Getting rid of Section 21 notices…
This discussion has been coming for a long long time.
It was part of the consultation process around 3 years tenancies. It’s been a hot topic every time I’ve spoken to someone at the Ministry of Housing. The Guardian are touting section 21 notices as the reason that there were a reported 16,320 homeless cases in the UK in 2017.
Now, it looks as if the Government (once Brexit is done and dusted) will be looking at scrapping this notice.
I’ve been asking myself the question ‘do I agree’…
Well, on one hand, Section 21’s don’t seem to be that effective. Every single time I’ve had to serve one the tenant has gone to citizens advice, been told to stay and wait for the court date. Inevitably I apply to court, go to court, get an eviction order and then have to pay for the bailiff…. Or the tenant has said they would leave if they were paid £x.
Admittedly, I’ve only had to do it 3 times throughout my career of managing hundreds of tenants. But it’s costly… and that cost will depend on whether you are representing yourself or get legal advice.
One very sad time, I went through the process for a client. I worked with their solicitor. Turned up at court and the tenant seemed completely out of his depth. Our solicitor went over and talked to the tenant and gave some off the record advice about his options… here’s some services that will help you because you can’t pay our rent (please note we’d kept the rent at £205 per month in Earls Court to try and help… rather than market rent at £750 pcm).
However, when section 21 notices work and the tenant leaves after 2 months, that’s brilliant. Most tenants, seem to be OK with it. For example, if the Landlord has to move back in.
It’s the problem tenants who are often not OK with it and make the process horrifically difficult.
Landlords’ rights to serve section 21 notices fall away if they don’t serve the prescribed information or hold the deposit correctly, or if the tenant has reported them to environment health… or now if the tenant starts trying to sue the landlord because the home isn’t fit for human habitation.
But on the other hand, we’ve always got the trusted Section 8 notice. Yes, it means that we definitely have to go to court and that the court may not necessarily be favourable to the landlord.
However, if it’s anticipated that court is inevitable, there is no difference. The only change is that we need to make sure we are serving notice on one of the 17 grounds of possession:
Mandatory grounds where the Court must grant Possession
Ground 1: The Landlord requires possession as he used to occupy the property as his main home or he now wishes to occupy the property as his main home.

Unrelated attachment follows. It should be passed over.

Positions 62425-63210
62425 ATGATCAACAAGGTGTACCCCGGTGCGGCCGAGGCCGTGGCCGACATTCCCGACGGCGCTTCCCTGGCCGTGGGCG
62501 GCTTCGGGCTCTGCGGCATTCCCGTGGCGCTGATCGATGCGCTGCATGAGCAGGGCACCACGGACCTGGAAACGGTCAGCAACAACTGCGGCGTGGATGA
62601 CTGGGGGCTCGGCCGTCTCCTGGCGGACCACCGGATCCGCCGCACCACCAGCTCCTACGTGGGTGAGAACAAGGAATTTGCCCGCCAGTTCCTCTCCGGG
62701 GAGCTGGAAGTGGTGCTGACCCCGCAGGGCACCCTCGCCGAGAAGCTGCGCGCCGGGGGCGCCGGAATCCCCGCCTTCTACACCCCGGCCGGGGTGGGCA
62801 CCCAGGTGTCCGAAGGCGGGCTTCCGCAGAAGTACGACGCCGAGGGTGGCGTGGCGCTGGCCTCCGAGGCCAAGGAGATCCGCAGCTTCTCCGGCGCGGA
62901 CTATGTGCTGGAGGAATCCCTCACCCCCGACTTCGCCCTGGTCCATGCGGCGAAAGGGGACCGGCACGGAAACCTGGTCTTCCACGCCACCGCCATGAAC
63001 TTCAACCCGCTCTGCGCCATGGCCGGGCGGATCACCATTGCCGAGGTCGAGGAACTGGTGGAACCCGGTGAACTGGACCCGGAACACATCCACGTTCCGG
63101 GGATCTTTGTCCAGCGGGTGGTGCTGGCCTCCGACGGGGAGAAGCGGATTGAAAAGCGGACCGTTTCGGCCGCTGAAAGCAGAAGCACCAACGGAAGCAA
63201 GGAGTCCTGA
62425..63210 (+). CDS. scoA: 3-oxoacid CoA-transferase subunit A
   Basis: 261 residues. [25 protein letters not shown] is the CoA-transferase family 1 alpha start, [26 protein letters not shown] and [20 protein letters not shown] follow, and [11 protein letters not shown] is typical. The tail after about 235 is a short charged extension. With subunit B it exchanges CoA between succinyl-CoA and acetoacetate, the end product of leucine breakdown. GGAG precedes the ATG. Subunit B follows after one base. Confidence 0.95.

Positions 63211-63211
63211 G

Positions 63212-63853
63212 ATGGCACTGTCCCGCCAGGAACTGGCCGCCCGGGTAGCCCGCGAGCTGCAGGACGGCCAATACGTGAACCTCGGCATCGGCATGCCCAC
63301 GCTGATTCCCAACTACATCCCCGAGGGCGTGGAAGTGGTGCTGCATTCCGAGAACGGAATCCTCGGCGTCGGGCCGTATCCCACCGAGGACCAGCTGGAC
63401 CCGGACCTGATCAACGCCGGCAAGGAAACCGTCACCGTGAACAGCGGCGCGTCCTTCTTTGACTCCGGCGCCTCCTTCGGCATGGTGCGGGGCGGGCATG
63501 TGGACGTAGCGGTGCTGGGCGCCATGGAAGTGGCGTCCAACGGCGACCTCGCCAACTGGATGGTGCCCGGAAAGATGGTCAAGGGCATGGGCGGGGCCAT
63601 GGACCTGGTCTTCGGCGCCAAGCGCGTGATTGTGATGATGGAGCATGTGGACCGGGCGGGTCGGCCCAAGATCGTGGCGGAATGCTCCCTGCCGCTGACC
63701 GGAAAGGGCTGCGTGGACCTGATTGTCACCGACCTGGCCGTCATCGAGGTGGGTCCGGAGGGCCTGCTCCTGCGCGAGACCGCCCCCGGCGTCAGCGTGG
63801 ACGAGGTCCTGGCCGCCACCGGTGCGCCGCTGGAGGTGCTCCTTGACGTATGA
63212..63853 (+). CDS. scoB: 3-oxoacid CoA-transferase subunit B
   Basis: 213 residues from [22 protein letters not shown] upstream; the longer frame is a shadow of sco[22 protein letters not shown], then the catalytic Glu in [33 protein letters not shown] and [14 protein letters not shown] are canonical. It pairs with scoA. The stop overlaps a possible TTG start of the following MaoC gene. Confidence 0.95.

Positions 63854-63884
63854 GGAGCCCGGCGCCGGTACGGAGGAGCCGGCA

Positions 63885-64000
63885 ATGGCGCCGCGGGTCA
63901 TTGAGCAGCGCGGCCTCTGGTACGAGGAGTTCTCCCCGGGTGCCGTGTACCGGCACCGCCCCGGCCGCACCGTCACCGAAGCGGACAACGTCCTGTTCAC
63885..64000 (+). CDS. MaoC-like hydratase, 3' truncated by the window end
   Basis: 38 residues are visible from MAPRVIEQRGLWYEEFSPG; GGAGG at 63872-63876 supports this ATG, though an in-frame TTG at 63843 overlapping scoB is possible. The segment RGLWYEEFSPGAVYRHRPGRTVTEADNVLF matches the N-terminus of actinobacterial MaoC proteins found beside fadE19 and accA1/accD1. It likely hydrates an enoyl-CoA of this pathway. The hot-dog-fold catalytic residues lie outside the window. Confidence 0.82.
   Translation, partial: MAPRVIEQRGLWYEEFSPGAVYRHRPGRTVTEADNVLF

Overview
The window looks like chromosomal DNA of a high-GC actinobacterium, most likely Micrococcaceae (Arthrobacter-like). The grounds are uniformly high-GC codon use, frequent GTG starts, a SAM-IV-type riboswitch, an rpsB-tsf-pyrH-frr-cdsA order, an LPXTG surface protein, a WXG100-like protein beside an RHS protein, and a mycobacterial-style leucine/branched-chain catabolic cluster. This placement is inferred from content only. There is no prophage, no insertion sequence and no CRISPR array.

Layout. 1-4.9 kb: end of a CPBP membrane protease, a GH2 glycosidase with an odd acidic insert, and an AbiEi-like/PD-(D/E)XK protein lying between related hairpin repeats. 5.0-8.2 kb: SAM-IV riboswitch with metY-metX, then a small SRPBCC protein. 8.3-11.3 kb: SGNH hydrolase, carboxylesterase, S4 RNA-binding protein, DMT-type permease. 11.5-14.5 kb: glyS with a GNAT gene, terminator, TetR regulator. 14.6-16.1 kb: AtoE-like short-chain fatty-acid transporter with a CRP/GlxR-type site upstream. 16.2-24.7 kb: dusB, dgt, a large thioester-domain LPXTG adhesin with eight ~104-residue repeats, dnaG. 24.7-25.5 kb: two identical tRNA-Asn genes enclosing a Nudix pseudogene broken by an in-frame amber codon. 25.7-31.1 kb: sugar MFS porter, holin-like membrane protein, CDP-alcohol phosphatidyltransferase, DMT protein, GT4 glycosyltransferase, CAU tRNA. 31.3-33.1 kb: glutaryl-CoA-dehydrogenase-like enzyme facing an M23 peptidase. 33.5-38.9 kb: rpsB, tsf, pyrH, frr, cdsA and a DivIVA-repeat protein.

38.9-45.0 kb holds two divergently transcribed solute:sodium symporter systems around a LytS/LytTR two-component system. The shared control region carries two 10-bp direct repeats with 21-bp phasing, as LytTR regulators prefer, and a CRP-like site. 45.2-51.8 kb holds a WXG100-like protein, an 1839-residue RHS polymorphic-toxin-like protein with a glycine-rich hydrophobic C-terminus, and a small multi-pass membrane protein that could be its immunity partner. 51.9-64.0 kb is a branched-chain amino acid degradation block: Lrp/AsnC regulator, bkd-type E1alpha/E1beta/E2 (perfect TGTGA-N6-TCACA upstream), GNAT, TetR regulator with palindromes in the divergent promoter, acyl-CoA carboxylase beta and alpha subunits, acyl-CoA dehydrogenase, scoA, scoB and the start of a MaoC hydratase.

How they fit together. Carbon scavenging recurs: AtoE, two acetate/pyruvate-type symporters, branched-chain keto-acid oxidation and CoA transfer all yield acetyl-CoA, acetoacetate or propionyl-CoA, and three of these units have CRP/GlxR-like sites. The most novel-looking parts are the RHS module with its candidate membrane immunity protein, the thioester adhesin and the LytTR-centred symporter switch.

Ground 2: The property is subject to a mortgage and the mortgagee is now entitled to exercise a power of sale.
Ground 3:The tenancy is a fixed term of not more than 8 months and the property was previously a holiday let.
Ground 4: The tenancy is a fixed term of not more than 12 months and the property is student accommodation let out of term.
Ground 5: The property is that of a minister of religion.
Ground 6: The property requires redevelopment.
Ground 7: The tenant has died.
Ground 8: The tenant is in rental arrears.
Discretionary grounds where the Court may grant possession:
Ground 9: Suitable alternative accommodation is available for the tenant upon possession.
Ground 10: The tenant is in arrears of rent.
Ground 11: The tenant has persistently delayed paying rent, whether or not the rent is currently in arrears.
Ground 12: Any obligation of the tenancy has been broken, other than payment of rent.
Ground 13: Due to the tenant’s conduct, the property has deteriorated.
Ground 14: The tenant is causing a nuisance or annoyance to people residing at the property or visiting the property. The tenant is convicted in engaging in illegal or using the property for immoral purposes.
Ground 15: The tenant has allowed the landlords’ furniture to deteriorate due to ill-treatment.
Ground 16: The tenant occupies the property due to his former employment by the landlord.
Ground 17: The Landlord granted the tenancy as a result of a statement made by the tenant which is later found to be false.
Just remember! Section 8 notices MUST BE served in the prescribed form, so you will need to ask your solicitor for guidance.
How do you feel about this? Do you think it will happen? Does it worry you?